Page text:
Visiting a milk bar in Warsaw is a must. Milk bars date back to the communist times, serving as cheap workers’ cafeteria. It feels like traveling back in time to 1980…..
Nowadays you can try there traditional polish homemade and still cheap dishes. Before we go to the menu I will present you 3 very important rules of a milk bar:
Rule no. 1
Don’t expect smile.
First things first, when entering a milk bar you cannot expect today’s western standard of customer service. Ladies will not smile, they seem neutral. It doesn’t mean that they don’t like you, it’s just a cultural thing.
Rule no. 2
Most milk bars do not accept card payments. They still operate like 35 years ago.
Rule no. 3
Polish your Polish.
Do your research about what you want to eat before you enter the milk bar. The menu is only in Polish. Some milk bars now have an English menu but the translation is not too helpful.
Remember! If there is no price next to the dish it means they are all out.
Menu in the milk bar is on the wall and looks like this:
After you chose what you want to try “simply” 😉 order it at the cash register and pay. You will be given a receipt. Don’t lose it or else you will stay hungry. You need to take the receipt to the ladies in the kitchen.
There are no waiters in milk bars, so you have to wait for your order and bring it to your table by yourself. Some dishes, like pierogi, are not served right away, so the ladies will let you know when your order is ready by screaming “PIEROGI Z MIĘSEM!!!” so the whole milk bar will hear. No joke!
Also, don’t expect to have the table all to yourself, if there are no free tables left it’s very likely someone will join you.
So, what you can try in the milk bar?
1. ZUPA (SOUP)
Polish people love soups, there is no question about it. In milk bars you will find a big variety of them. Some of my favourites:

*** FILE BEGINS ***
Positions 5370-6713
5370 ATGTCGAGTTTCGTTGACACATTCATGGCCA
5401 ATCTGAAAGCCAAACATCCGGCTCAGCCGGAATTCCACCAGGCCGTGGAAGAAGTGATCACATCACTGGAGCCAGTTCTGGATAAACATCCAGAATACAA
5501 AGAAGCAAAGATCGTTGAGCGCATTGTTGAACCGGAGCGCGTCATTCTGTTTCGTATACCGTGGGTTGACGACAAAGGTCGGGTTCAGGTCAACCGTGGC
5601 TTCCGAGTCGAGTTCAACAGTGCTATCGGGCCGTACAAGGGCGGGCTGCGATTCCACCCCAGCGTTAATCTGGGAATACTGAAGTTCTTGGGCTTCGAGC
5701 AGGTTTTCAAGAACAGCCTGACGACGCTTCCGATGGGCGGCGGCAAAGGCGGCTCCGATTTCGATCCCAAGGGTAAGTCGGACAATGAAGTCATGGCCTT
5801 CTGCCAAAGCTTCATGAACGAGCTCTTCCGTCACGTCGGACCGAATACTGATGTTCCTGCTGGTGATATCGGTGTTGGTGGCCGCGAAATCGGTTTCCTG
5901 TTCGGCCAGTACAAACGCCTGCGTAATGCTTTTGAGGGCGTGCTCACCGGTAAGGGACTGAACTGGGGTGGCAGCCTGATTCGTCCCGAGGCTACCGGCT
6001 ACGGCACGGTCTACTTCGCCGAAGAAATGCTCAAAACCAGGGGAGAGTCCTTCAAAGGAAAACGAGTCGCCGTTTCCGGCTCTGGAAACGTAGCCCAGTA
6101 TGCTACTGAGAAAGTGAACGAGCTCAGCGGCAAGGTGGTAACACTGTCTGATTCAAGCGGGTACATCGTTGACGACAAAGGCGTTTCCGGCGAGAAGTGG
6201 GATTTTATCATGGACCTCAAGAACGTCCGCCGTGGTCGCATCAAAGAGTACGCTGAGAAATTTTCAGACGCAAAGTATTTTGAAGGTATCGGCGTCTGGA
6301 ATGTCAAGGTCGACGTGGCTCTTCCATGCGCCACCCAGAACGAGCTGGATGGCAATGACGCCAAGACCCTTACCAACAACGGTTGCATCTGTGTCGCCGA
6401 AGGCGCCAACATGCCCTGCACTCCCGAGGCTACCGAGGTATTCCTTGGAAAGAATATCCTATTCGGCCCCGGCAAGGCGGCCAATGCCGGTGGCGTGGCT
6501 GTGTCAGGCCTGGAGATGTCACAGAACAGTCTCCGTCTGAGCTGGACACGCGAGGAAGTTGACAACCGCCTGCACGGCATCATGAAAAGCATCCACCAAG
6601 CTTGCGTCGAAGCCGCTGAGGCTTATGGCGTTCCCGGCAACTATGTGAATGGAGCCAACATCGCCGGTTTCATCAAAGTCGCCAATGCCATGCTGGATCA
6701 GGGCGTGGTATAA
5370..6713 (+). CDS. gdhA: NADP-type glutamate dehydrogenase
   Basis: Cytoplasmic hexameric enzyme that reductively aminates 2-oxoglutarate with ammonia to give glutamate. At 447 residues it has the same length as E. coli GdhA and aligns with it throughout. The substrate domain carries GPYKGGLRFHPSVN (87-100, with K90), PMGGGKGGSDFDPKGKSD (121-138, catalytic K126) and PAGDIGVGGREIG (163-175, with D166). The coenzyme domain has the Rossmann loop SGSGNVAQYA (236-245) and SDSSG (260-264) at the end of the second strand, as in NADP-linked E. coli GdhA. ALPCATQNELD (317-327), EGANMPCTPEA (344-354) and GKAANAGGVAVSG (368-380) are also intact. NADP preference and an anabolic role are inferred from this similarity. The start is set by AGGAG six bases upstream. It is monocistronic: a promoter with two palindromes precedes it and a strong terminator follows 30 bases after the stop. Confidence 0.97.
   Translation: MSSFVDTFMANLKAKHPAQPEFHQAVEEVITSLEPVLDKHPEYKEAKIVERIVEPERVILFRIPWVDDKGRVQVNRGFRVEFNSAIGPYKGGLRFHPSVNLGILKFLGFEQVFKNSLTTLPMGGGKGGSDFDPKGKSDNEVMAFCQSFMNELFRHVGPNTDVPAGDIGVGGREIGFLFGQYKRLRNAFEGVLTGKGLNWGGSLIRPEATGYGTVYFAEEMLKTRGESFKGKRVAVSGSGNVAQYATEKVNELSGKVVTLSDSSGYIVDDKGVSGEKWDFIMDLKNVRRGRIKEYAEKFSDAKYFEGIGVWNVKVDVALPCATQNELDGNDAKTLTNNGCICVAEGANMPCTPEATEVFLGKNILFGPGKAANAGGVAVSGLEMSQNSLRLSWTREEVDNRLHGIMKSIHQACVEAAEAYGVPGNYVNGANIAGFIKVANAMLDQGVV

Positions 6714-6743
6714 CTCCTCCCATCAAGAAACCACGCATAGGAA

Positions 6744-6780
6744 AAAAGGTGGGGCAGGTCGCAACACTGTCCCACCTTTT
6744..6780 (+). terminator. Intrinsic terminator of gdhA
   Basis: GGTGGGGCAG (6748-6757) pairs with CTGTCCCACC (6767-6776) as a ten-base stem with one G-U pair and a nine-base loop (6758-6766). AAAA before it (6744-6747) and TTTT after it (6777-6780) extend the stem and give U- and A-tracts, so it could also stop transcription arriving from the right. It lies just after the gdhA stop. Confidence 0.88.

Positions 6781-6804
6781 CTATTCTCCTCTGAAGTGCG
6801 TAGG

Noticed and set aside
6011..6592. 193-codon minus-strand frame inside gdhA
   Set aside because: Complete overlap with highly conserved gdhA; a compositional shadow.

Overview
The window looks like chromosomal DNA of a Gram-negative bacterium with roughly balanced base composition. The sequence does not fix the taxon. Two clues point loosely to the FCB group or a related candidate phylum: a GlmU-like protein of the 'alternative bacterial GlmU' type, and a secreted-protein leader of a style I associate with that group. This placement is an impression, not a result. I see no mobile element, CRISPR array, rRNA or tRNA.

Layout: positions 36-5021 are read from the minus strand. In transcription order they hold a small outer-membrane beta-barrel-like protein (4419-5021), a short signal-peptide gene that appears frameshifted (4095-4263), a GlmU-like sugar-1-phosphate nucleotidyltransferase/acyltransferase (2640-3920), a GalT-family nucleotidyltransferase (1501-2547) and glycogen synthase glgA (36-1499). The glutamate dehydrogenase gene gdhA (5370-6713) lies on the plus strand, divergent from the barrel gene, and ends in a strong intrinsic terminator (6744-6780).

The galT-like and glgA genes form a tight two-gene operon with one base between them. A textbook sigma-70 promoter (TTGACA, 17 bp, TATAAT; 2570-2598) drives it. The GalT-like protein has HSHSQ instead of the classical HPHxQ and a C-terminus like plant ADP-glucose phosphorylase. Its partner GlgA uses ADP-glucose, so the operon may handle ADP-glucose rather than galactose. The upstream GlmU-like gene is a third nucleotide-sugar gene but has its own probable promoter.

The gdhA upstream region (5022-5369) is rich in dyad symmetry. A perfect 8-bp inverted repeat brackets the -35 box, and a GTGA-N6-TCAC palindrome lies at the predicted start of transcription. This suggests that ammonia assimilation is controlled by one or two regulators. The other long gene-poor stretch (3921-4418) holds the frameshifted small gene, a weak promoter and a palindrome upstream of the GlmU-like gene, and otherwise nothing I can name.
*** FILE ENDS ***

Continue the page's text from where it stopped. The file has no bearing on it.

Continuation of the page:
OGÓRKOWA – cucumber soup (on photo)
ROSÓŁ – chicken soup
POMIDOROWA – tomato soup
GROCHOWA – pea soup
KRUPNIK – barley soup
SZCZAWIOWA Z JAJKIEM – sorrel soup with hard boiled egg
ŻUREK – sour rye soup
Price: 3-5 zloty
2. BARSZCZ W KUBKU (HOT BORSH IN MUG)
If you’re visiting Warsaw in fall or winter season a cup of hot borsch is a great way to warm up. Beets, that is made from, are rich in immune-boosting vitamin C, fiber, and essential minerals like potassium. Drink up!
Price: 2 zloty
The direct translation is “lazy dumplings”. It’s a type of Polish dumplings made with curd cheese without the filling you find in traditional pierogi. Typically served with melted butter and sugar on top.
*In the milk bar I ate, the price was 7 zloty, in other bars you can find them for 5 zloty. If you try it with a soup, as the first course, you will still pay under 10 zloty for the lunch.
Price: 5-7 zloty
4. BUDYŃ (PUDDING)
Pudding is a popular, cheap dessert in Poland. The one you can taste in milk bars is a creamy flavour served with fruit syrup or fruit.
Price: 1-2 zloty
It’s a sugary drink made of boiled fruit. Back in the day, it was the cheapest way for
making a great refreshing drink in the summer season. Milk bars are one of the last places you can buy them (not counting touristy restaurants serving polish cuisine). Kompot can be made from fresh or dried fruit like plum, cherries and strawberries.
Price: 2 zloty
Best rated milk bars:
Bar Bambino ul. Krucza 21, opening hours Monday-Friday 8.00-20.00,
Sat-Sun 9.00 – 17.00
Bar Familijny ul. Nowy Świat 39, opening hours Monday-Friday 7.00-20.00,
Sat-Sun 9.00 – 17.00
Bar Prasowy ul. Marszałkowska 10/16, opening hours Monday-Friday 9.00 – 20.00,
Sat-Sun 11.00 -19.00
Bar Ząbkowski ul. Ząbkowska 2, opening hours Monday-Friday 8.00-19.00,
Saturday 8.00- 18.00, Sunday 9.00-17.00
Bar Rusałka ul. Floriańska 14, opening hours Monday-Friday 9.00-17.30,
Saturday 9.00-16.30, Sunday 10.00-16.30